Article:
Doing good buffers against feeling bad: Prosocial impact compensates for negative task and self-evaluations
Although evidence suggests that negative task and self-evaluations are associated with emotional exhaustion, little research has examined factors that buffer against these effects. We propose that perceived prosocial impact, the experience of helping others, compensates for negative task and self-evaluations by focusing attention on positive outcomes for others. In Study 1, perceived prosocial impact attenuated the associations of low intrinsic motivation and core self-evaluations with emotional exhaustion among professional fundraisers. Study 2 replicated these results among public sanitation employees and extended them to supervisor performance ratings. Mediated moderation analyses indicated that by protecting against emotional exhaustion, perceived prosocial impact compensated for low intrinsic motivation and core self-evaluations to predict higher performance ratings. Our studies extend theory and research on burnout, helping, and citizenship.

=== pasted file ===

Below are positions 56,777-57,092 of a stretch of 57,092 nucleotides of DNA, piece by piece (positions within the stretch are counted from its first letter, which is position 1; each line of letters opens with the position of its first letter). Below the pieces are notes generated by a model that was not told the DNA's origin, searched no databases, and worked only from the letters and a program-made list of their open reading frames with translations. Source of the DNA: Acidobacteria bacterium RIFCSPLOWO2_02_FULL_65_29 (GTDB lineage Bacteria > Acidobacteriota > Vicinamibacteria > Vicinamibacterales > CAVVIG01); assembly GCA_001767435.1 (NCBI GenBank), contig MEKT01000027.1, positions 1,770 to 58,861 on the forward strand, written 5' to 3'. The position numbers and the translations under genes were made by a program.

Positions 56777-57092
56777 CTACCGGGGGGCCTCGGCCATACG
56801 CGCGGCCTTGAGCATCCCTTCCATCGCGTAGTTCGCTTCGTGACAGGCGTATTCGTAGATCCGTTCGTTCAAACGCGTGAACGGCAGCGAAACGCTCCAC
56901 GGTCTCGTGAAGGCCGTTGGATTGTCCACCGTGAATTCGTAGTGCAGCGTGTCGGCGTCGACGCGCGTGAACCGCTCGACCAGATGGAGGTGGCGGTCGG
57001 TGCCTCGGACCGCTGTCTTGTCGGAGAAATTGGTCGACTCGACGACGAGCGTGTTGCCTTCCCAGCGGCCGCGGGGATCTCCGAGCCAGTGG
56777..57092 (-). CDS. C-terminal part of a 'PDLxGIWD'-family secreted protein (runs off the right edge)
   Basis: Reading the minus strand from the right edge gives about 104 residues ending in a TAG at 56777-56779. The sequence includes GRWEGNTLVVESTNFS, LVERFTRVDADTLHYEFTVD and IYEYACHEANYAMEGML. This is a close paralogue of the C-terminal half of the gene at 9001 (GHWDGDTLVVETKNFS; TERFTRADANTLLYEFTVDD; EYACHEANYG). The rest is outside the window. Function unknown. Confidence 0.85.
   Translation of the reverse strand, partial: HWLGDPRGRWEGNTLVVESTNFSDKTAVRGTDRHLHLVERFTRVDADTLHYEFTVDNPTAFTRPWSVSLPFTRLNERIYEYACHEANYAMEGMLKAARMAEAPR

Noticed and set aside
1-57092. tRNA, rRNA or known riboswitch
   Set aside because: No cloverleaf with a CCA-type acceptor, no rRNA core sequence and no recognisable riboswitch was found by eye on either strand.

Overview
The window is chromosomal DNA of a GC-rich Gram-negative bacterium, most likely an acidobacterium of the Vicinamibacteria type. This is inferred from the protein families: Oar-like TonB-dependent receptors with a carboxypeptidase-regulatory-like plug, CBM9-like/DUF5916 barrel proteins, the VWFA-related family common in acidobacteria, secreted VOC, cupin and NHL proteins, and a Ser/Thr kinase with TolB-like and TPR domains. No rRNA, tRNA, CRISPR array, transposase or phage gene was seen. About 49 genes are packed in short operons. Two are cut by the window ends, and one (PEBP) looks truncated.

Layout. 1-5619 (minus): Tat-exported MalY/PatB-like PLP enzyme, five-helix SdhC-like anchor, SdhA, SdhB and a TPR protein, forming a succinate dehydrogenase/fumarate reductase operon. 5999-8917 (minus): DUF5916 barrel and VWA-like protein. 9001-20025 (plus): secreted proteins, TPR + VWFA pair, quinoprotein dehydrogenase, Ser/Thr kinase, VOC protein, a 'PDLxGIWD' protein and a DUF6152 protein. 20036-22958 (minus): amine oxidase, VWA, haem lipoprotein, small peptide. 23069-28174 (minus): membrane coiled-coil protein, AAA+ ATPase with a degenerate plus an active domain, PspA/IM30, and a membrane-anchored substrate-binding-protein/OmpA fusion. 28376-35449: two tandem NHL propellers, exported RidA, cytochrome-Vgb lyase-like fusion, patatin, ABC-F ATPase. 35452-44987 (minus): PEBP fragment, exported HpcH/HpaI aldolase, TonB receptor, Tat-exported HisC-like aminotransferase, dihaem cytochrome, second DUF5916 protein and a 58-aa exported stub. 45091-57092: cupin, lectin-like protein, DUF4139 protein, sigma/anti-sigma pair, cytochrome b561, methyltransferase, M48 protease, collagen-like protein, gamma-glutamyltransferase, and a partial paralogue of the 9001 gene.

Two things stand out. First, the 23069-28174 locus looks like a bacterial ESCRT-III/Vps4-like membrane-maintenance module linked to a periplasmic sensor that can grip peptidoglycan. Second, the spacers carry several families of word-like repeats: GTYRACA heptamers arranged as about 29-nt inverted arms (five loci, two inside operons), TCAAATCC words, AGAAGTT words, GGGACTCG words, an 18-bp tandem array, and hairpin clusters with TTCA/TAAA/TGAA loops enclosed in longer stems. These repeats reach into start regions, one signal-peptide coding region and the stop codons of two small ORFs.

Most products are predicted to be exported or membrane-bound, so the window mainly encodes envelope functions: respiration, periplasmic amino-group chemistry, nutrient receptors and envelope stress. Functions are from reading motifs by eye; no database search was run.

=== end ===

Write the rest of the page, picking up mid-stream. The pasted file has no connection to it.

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Volume (Year): 111 (2010)
Issue (Month): 1 (January)
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- Musick, Marc A. & Wilson, John, 2003. "Volunteering and depression: the role of psychological and social resources in different age groups," Social Science & Medicine, Elsevier, vol. 56(2), pages 259-269, January.
- Grant, Adam M. & Campbell, Elizabeth M. & Chen, Grace & Cottone, Keenan & Lapedis, David & Lee, Karen, 2007. "Impact and the art of motivation maintenance: The effects of contact with beneficiaries on persistence behavior," Organizational Behavior and Human Decision Processes, Elsevier, vol. 103(1), pages 53-67, May.
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